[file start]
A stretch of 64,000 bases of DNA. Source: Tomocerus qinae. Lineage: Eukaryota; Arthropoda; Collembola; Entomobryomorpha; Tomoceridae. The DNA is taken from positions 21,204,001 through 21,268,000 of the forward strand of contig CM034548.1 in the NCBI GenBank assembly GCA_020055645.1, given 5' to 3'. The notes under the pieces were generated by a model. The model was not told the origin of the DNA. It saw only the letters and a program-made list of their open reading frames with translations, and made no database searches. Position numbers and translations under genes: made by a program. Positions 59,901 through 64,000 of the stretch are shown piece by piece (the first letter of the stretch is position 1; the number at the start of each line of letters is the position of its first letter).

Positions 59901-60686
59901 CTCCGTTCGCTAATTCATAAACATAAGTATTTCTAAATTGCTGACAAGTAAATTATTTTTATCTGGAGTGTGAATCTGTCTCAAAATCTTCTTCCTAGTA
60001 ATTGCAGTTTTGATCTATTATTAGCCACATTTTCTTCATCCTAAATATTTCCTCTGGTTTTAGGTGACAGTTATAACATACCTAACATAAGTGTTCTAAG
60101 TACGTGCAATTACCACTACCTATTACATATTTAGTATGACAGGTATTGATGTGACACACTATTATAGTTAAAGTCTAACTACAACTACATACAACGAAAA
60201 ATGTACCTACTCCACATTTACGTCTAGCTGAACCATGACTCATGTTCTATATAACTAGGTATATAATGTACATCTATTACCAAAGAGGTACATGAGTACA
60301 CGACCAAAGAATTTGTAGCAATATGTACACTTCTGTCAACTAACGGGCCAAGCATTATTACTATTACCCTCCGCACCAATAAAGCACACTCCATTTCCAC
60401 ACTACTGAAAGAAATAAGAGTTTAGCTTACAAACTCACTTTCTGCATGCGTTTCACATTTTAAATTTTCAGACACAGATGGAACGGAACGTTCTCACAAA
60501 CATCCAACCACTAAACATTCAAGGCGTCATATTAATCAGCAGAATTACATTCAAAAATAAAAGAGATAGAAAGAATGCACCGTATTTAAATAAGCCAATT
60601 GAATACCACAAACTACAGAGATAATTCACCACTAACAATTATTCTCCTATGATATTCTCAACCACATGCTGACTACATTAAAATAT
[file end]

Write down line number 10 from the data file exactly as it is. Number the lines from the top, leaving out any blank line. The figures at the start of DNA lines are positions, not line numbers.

60601 GAATACCACAAACTACAGAGATAATTCACCACTAACAATTATTCTCCTATGATATTCTCAACCACATGCTGACTACATTAAAATAT